Vanguard University is offering its playgoers a theatrical history lesson along with its robustly comical production of Carlo Goldoni's "The Servant of Two Masters."
The play dates back to 1743 and features characters popular in the Italian commedia dell'arte style of largely unscripted farce. Sort of what might happen if the Three Stooges met the Marx Brothers 400 years ago in Venice.
Broad, physical comedy abounds in director Susan K. Berkompas' rollicking production, with its servants and fools wearing masks in the traditional style of 18th century commedia. And one scene — in a restaurant late in the first act — is alone worth the price of admission.
Berkompas skillfully weaves this difficult and demanding play with its myriad plot lines, making full use of a revolving set which serves multiple functions at a frantic, often dizzying pace.
In the center of all this nonsense is an avaricious servant (Jordan Laemmlen) who seeks to double his income by working for two masters simultaneously. Little does he know that he's working for both a master (Vincent Catalina) and a mistress (Rosalyn Brickman, disguised as a man). Naturally, his problems multiply as well.
Then there are the young lovers (Nick Lazaris and Mary Tandy-McGlasson), callow youths who turn their thwarted romance into high melodrama. A pair of old fogies (Luke Rhoades and Michael Fidalgo) contribute their share of outrageousness.
It's Laemmlen and the other servants — a sultry Jessica Mogi, a dull-witted Cody Nunes, a lusty Katie Thornberg and a remarkable tumbler, Joey Sims — who really grease the wheels of this ancient comedy. Guitarist Josafat Valle and sultry Flamenco dancer Charis Medina-Meyer provide pleasing musical accompaniment.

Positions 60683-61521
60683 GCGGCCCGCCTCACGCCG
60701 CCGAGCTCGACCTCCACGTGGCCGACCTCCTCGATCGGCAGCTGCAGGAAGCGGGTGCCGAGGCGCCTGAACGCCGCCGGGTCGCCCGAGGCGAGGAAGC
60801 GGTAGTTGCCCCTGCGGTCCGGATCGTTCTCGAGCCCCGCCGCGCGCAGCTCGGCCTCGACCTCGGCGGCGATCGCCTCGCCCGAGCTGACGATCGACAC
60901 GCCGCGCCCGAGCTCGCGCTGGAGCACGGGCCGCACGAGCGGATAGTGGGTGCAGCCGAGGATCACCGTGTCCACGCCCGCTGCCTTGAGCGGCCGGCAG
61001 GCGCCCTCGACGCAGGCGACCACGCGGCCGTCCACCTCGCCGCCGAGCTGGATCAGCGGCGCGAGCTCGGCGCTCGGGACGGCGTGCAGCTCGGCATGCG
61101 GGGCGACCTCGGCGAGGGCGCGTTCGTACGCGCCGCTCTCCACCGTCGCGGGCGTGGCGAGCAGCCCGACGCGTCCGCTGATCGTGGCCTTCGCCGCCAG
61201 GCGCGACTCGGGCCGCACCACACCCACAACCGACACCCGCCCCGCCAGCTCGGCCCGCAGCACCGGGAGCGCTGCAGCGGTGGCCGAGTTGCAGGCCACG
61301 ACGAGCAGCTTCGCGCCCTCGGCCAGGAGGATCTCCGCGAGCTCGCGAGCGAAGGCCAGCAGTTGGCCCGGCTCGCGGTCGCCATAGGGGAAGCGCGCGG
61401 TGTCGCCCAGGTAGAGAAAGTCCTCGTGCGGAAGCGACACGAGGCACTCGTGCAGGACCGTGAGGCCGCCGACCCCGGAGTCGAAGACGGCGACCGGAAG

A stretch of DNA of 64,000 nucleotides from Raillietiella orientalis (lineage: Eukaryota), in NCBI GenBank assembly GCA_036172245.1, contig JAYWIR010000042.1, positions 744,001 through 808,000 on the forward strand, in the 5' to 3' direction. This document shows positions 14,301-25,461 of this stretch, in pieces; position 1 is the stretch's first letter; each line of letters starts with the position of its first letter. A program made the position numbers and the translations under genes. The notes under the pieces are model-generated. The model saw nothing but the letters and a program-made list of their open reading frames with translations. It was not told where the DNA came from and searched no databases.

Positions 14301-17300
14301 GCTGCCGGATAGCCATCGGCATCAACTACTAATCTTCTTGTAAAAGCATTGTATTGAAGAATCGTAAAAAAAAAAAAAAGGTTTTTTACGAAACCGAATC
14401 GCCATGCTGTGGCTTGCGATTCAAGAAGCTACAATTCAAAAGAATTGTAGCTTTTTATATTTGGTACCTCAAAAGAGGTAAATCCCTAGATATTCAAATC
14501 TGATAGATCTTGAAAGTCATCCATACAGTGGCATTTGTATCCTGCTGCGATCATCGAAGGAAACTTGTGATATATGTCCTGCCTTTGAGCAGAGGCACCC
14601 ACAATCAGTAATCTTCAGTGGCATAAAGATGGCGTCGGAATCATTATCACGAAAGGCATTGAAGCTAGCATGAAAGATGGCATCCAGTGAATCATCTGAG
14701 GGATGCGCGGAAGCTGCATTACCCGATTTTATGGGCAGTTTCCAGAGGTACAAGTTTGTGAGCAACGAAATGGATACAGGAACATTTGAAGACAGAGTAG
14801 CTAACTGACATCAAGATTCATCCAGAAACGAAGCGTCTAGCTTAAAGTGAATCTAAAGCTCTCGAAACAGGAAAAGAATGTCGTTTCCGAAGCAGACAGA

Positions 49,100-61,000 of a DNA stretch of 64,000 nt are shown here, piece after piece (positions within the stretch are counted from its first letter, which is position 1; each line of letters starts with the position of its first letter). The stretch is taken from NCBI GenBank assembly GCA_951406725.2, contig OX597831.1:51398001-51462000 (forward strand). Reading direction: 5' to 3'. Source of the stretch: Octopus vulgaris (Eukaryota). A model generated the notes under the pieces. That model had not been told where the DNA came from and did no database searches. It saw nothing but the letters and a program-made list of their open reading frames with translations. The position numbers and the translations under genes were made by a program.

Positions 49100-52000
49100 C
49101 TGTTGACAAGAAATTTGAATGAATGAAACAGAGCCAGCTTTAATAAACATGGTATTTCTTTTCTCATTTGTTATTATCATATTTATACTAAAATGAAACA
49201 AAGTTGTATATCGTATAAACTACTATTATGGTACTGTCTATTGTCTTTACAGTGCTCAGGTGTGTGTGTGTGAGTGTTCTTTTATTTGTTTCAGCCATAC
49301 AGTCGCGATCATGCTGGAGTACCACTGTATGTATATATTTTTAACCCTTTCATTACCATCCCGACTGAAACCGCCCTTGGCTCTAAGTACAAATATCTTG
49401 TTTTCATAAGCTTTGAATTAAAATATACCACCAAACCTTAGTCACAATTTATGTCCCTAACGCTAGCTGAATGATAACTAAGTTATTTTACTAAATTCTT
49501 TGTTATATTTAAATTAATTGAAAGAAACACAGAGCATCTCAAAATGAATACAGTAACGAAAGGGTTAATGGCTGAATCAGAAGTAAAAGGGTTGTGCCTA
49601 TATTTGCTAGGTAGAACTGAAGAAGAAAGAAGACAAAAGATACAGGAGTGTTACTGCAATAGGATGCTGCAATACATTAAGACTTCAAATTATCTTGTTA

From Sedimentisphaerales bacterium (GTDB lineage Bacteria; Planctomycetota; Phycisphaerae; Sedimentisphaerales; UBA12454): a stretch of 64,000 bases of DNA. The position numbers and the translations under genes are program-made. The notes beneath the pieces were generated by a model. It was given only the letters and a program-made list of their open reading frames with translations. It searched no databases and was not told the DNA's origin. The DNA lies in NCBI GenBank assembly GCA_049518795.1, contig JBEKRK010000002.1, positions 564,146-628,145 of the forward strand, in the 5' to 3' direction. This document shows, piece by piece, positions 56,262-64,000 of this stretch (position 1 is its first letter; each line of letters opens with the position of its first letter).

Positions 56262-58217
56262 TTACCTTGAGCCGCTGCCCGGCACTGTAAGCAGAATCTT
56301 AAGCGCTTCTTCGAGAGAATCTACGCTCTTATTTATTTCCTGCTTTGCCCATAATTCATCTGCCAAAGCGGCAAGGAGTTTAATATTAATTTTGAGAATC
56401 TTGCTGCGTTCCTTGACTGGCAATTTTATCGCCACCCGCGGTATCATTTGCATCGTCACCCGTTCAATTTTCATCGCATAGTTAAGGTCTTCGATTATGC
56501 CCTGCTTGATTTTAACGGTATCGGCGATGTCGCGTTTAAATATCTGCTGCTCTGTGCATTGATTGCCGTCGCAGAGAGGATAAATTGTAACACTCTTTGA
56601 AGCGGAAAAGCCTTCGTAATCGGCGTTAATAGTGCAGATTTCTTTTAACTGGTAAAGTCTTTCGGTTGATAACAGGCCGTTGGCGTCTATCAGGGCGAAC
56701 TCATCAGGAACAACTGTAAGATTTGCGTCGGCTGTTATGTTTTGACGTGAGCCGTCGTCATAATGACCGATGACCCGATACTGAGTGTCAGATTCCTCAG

Laemmlen, only a freshman, excels in the multiple demands of his double-duty lackey.
His employers are properly haughty — Catalina adopting a particularly patrician attitude, with Brickman bristling with energy (she's double cast with Sarah Maresh in the role).
Rhoades shuffles his way across the stage as the hapless father of Tandy-McGlasson's delectable character while she and Lazaris play out their soap operaish affair. Fidalgo's officious attorney is a proper fool, playing with his left arm extended like a falconer who's lost his falcon.
Of the other servants, Thornberg stands out in her quest for Laemmlen's favor. Mogi, of Indonesian descent, delivers a clever, anti-PC Japanese character. Rhoades is clumsy and oafish, while Sims draws applause for his gymnastic skills.
The aforementioned restaurant sequence is a superb bit of staging, reminiscent of the backstage scene in "Noises Off." Characters and dinner courses come onstage and off at minuscule intervals, along with flying plates, while the turntable spins almost perpetually. It's exhausting, for actors and audience members alike.
Paul Eggington's multi-functional setting works exceptionally well for this project, while the period costumes of Lia M. Hansen contribute immeasurably, especially the commedia masks.
"The Servant of Two Masters" raises silliness to an art form in this colorful and quite enjoyable production at Vanguard University.
TOM TITUS covers local theater for the Daily Pilot.
If You Go
What: "The Servant of Two Masters"
Where: Vanguard University Lyceum Theater, 55 Fair Drive, Costa Mesa.
When: Closing performances at 8 p.m. on Friday, 2 and 8 p.m. on Saturday, and 2 p.m. on Sunday.
Call: (714) 668-6145